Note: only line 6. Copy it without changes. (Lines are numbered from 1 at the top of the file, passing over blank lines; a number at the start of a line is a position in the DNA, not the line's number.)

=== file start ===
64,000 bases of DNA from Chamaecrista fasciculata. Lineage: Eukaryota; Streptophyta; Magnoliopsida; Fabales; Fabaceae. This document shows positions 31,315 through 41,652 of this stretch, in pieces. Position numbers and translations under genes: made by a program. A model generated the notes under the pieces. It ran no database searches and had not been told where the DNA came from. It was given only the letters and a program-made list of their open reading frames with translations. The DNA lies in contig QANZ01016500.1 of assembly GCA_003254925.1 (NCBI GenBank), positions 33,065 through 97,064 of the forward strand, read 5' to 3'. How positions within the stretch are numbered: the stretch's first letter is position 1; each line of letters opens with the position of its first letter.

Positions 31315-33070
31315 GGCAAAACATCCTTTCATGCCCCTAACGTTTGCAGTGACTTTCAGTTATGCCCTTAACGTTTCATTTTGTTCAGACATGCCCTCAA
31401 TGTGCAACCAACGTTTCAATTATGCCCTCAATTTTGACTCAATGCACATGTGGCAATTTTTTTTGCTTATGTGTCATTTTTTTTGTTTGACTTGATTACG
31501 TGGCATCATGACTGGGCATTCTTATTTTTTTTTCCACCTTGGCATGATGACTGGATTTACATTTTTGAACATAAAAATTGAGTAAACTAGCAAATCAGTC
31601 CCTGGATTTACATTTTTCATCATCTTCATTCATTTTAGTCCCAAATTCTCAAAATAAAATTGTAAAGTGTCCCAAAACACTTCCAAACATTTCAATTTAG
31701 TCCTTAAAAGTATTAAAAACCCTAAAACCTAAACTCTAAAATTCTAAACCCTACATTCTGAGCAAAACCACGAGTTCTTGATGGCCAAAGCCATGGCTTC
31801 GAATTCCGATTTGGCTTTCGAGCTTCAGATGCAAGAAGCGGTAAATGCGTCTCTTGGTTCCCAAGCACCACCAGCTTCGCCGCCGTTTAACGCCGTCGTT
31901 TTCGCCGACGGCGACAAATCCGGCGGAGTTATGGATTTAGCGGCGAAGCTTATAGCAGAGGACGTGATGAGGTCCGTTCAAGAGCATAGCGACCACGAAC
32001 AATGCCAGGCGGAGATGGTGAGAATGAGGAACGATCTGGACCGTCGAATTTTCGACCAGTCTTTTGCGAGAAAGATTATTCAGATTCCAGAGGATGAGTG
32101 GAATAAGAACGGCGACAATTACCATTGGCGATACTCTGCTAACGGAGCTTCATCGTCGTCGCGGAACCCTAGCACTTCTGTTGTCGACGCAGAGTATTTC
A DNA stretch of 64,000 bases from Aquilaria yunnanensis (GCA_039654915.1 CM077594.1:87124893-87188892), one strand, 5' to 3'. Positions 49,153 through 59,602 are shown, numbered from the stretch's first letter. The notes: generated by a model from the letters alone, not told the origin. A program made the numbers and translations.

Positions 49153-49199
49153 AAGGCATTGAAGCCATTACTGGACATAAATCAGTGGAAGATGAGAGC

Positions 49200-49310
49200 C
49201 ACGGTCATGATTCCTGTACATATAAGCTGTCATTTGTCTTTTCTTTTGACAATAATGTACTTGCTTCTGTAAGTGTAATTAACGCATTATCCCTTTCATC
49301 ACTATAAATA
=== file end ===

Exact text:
31601 CCTGGATTTACATTTTTCATCATCTTCATTCATTTTAGTCCCAAATTCTCAAAATAAAATTGTAAAGTGTCCCAAAACACTTCCAAACATTTCAATTTAG